It is October in Chicago and somewhere in the Susquehanna River a salmon is preparing to die. It has spent the last few years in perpetual transit, wandering the yawning expanse of the Atlantic and its arctic abyssal plains, upstream through currents and wave crests and darkness of unimaginable depth. It has seen the moon through glasslike sea surfaces, swam through low shoals and survived three near-attacks by blue herons off the coast of Maine, only returning now to its youth waters. It is old and full of life-forms, small sons soon to be spawned in the shallows. The river refrains: return, return.
The Chicago poet Nelson Algren said a lot of things about his city, my favorite among those his allegation that Chicago “is an October sort of city, even in the spring.”
On the front cover of his hundred-page ode, he sits with a cigar tucked between his folded fingers. Owlish face, wire-framed glasses that wouldn’t put him too far from resembling the manicured artists who now inhabit his old, hard neighborhood sixty years later. The book itself is worn, binding crumpled from when I dropped it on its spine on the Brown Line train platform. Chicago, City on the Make.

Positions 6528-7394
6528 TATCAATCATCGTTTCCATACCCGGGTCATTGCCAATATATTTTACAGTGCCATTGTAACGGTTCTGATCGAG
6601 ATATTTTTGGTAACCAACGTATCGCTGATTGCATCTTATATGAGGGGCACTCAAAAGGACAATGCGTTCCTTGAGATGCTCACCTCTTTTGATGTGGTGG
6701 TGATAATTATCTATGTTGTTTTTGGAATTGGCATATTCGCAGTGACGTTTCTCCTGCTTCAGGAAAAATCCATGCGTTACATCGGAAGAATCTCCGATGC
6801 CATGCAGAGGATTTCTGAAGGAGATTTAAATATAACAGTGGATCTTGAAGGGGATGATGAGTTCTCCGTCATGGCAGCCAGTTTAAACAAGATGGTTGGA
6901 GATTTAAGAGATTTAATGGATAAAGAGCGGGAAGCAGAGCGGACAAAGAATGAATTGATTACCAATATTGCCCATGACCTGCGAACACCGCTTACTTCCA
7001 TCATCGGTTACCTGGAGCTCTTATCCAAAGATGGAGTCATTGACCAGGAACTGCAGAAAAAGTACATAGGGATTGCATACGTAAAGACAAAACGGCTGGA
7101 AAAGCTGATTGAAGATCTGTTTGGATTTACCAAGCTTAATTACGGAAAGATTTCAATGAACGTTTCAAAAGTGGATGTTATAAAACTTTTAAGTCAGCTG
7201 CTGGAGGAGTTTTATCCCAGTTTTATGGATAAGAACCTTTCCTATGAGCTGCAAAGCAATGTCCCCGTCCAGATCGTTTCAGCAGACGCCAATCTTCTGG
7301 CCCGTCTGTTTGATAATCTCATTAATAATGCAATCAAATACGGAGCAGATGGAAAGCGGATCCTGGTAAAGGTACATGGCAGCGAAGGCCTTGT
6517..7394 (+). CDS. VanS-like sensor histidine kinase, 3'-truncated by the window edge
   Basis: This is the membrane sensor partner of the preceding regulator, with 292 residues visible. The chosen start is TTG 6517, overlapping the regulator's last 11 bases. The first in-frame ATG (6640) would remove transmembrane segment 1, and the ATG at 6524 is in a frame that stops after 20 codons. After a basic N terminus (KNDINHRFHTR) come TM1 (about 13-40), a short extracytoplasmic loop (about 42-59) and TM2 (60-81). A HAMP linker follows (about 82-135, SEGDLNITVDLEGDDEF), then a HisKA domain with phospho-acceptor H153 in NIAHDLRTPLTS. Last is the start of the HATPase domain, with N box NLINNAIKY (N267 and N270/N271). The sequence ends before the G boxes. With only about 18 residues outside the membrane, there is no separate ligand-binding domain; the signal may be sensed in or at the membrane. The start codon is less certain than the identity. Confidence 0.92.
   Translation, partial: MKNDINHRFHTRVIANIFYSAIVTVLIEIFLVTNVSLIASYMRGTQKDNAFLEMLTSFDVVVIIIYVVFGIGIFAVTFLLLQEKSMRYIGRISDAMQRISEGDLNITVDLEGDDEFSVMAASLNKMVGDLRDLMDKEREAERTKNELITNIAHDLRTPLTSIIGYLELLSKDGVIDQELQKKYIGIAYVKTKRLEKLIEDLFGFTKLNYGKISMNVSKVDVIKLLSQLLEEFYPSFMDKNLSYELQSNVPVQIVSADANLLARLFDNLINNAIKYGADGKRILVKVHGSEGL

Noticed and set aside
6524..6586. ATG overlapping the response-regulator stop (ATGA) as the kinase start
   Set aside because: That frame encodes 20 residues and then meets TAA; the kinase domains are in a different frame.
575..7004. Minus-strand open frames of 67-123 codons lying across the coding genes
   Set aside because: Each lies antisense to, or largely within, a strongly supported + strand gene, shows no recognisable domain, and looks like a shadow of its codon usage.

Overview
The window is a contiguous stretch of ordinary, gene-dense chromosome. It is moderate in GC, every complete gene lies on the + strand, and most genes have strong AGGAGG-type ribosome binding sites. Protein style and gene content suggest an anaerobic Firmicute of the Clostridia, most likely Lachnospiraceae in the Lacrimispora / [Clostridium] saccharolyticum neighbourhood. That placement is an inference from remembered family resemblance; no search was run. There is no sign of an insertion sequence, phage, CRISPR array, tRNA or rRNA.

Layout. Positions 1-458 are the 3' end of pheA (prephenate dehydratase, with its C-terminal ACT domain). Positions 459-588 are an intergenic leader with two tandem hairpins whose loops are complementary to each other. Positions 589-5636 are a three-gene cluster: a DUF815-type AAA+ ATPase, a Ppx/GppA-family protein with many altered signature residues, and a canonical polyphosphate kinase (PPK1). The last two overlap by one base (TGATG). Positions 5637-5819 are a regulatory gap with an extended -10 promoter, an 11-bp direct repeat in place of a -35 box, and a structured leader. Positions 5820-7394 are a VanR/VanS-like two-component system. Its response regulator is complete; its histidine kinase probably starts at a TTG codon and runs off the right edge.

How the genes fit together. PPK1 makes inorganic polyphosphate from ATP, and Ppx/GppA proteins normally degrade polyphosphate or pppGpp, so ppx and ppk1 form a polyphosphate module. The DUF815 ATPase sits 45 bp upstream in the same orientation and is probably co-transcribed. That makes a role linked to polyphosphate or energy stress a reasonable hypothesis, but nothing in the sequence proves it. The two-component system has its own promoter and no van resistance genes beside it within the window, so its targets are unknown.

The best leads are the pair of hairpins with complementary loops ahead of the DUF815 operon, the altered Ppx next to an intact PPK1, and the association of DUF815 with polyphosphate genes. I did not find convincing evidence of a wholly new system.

I brought it to Princeton at the beginning of the year in the hopes that when I felt homesick for Chicago I could at least have a script, open the book and remember taking the train trips that took twice as long as driving that I took anyways because I was afraid of driving but told my parents I cared more about the environmental impact which is half true even though to anyone else I complain about the waits on the platforms and the rush hours where all the seats on the Brown Line are taken, so if you’re transferring from the Red Line at Fullerton you’re already screwed, better to just sit tight on the Red Line and resurface at Belmont, although the Brown Line shows the city better in all its startling steel, the sun softly setting gold across the sooty window of the train and as it shudders around North and Clybourne, emerging in new gentrified plastic from where The Projects once gripped the city at its ventricles. (You can see the entire skyline all silver, glinting in the distance of the train that passes too quickly headed north, on the slow El train, the train where if you sit down long enough you will hear someone speaking in another language, watch young mothers with red-streaked hair bottle-feed silent infants in their laps, watch two men with bottles stuffed into the pockets of their overcoats yell out crossword puzzle answers across the aisle, watch as one man seven down: drunk! and leering teeters over to you and leans his legs across yours, asks for a five letter word for bedlam!)